26 January, 2007

Socotra: Yemen's Last Frontier

Large, mysterious, unique, exotic, isolated, spectacular, a treasure house for botanists and conservationists, almost five and a half times the size of Singapore in land area - are all descriptions that fit Socotra. Yes, Socotra or Soqotra or Suqutra, is large (3,625 km²), but very sparsely populated; and at times, due to the difficult Monsoon weather from June to September - inaccessible by sea. But, as of late - not any more. More and more people are discovering the magic of Socotra - by air; mainly tourists and businessmen. Tourists: to feast on the wonders of Socotra; businessmen: to make money from those wonders. Yet: both are good for the Island but at the same time - they can be destructive.
Socotra map - click on map to enlarge
Socotra Island is the largest island in Yemen, approximately 130 Km long by about 30 Km wide. The archipelago consists of the main island of Socotra (3,625 km2 (1,400 sq mi)), and four other outlying islands: Abd Al-Kuri, Samha and Darsah that are uninhabitable by humans but important for seabirds. The archipelago has interesting affinities with other groups of islands including Seychelles and some remote islands of the Atlantic Ocean. The main island has three narrow coastal plains, a limestone plateau permeated with karstic caves and, inland, the Hagierah Mountains (جبال حجيره). The mountains rise up to about 5,000 feet (1,500 m) above sea level. The island is a little over 80 miles (130 km) long east to west and typically 18 miles (29 km) wide. It has a population of about 70,000; a population who have their own distinct language and culture; and who also speak Arabic. The coastal area is inhabited by fishermen; a majority of whom are of African origin and live in African huts. Whereas the valleys are inhabited by nomads of Arab origin; and the mountain regions are inhabited by nomads and descendants of an old South Arabian tribe who still speak the old Arabian dialect Socotri, which is related to the Mahri dialect (Mahra) - another old and ancient Yemeni language.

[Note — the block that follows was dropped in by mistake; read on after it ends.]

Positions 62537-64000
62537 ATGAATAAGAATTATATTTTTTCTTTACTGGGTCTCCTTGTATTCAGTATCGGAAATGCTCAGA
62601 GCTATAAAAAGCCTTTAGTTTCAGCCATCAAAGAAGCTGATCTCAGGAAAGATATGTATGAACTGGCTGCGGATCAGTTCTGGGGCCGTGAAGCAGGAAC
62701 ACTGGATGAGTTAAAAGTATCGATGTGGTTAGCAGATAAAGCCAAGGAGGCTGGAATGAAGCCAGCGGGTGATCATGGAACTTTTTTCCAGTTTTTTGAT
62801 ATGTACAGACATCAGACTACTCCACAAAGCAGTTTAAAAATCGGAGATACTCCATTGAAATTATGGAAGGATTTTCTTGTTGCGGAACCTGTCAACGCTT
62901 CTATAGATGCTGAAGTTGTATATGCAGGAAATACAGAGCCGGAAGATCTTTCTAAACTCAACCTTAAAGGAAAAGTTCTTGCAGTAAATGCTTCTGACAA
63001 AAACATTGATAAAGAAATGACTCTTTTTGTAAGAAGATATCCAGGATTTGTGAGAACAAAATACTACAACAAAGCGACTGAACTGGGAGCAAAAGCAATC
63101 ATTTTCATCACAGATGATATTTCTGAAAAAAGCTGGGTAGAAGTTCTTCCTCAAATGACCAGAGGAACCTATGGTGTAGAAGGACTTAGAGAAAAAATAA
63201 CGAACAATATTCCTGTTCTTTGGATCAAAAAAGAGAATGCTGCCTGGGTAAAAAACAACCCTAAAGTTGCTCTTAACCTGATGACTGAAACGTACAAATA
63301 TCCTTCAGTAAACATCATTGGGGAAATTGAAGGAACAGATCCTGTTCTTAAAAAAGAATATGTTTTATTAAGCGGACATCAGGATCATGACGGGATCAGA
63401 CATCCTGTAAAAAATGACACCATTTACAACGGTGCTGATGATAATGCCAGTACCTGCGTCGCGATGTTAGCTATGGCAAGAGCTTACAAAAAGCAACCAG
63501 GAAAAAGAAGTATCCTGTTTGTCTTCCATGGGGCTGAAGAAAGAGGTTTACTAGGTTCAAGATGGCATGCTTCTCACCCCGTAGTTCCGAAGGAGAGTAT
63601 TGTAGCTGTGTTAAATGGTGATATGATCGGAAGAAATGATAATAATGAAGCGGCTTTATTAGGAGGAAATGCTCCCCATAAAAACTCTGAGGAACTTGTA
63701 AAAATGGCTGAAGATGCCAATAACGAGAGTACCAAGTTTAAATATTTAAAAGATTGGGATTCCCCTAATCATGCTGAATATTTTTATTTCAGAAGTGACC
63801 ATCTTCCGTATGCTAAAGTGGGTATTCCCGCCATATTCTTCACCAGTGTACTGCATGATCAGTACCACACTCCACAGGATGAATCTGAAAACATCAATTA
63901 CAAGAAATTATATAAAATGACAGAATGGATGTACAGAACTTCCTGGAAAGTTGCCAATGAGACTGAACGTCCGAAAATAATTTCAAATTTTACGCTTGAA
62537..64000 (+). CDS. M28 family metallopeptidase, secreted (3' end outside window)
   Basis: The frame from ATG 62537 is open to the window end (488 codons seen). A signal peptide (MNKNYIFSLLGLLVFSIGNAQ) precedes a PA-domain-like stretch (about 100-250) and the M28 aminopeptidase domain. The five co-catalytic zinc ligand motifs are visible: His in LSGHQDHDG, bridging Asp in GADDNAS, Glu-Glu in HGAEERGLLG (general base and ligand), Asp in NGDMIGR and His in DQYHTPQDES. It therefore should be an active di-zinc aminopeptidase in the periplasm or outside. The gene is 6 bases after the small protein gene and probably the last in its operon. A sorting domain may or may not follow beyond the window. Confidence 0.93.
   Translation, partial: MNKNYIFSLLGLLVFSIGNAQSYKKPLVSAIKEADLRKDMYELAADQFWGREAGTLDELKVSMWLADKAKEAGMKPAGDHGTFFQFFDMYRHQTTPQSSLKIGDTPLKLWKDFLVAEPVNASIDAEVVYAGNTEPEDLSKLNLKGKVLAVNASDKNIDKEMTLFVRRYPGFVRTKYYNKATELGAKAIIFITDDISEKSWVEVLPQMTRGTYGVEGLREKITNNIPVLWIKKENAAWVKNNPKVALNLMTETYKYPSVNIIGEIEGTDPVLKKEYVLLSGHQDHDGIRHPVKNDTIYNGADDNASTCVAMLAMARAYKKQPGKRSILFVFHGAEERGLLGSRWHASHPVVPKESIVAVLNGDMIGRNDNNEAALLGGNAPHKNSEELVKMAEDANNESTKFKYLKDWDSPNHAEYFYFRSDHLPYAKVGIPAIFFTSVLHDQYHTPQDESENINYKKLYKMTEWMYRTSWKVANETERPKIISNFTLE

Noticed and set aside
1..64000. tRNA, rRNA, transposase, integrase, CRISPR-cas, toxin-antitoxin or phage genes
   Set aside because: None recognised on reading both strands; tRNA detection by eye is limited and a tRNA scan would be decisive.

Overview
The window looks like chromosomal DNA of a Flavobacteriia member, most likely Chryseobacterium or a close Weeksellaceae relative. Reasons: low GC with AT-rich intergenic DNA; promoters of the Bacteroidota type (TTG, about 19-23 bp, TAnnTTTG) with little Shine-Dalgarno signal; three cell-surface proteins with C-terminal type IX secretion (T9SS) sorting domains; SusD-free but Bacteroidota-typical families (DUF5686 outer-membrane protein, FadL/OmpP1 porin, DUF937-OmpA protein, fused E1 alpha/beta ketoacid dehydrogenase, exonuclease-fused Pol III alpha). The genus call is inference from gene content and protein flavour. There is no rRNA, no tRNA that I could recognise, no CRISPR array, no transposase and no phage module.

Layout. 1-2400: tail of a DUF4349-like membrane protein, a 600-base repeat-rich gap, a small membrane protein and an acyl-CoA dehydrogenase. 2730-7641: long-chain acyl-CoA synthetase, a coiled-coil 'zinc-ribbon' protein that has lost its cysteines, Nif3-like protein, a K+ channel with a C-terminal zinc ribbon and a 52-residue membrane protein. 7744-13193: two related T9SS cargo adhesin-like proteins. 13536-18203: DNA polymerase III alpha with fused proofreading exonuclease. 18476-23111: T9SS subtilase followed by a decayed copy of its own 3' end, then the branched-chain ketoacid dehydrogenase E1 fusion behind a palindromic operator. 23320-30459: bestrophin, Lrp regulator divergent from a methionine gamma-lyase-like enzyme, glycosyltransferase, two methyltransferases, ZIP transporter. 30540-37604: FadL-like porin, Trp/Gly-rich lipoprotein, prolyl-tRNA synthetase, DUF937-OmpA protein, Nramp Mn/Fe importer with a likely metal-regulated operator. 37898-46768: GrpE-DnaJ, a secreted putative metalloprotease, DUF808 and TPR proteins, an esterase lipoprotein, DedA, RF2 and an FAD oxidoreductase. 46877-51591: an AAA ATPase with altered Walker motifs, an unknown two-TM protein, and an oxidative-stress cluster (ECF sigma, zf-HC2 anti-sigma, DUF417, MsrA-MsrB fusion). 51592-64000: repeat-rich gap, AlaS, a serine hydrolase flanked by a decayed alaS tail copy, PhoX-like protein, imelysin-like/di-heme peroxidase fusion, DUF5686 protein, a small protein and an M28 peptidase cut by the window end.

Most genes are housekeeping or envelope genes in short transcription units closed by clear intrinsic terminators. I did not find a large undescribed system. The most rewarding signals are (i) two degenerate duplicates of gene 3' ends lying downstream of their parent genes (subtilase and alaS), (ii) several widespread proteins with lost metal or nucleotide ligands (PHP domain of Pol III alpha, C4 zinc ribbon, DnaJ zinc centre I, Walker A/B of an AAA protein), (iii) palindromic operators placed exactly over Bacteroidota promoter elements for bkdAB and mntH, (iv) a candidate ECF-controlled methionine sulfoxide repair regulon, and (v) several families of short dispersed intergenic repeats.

Soqotra map - click on map to enlarge
Having been virtually isolated from the rest of the world for a long period, Socotra remains one of the most fascinating places on earth. Many animals and plants that are today on Socotra - are found nowhere else on earth. Socotra has been isolated biologically for several million years, and about one-third of the animals and plants on the Island, are only found there. Examples of these are: 24 endemic reptiles, 6 types of birds - like the Socotra sparrow, centipedes, one sort of dragonfly, land crabs discovered as late as 1997 at an altitude of 700 meters, and 25 types of jumping insects. The Island has a number of distinct flora species, like myrrh, frankincense and dragon's blood tree. In the olden days, dragon's blood tree was an important ingredient in different types of dye, used for varnishing violins and making ink all over the world. Socotra, is rich too and diverse - in its marine life, with a mixture of species originating from far and wide.

Yemen, is still in most places undeveloped and very traditional; Socotra being the most undeveloped. But not for long. As with other parts around the country, development is rapid and at times - destructive. The very fragile and unique ecosystem that makes Socotra one of a kind, is now, more than ever before - threatened. For how long will Suqutra retain its magic and uniqueness?

Socotra, Soqotra, Souqotra or Suqutra - however pronounced, is the same Island. What does Socotra mean? Most probably the name comes from the Arabic word souq, meaning market; and qatra meaning a drop of fluid. Socotra was a large market for frankincense and other liquid products extracted from plants on the Island.

More on Socotra: from this Site

And: WWF , Worldwildlife, Google Maps, Virtual Earth, Encarta Maps, Flickr Photos,Guardian, Yemen-Explorers, the Royal Botanic Gardens and find out about the weather here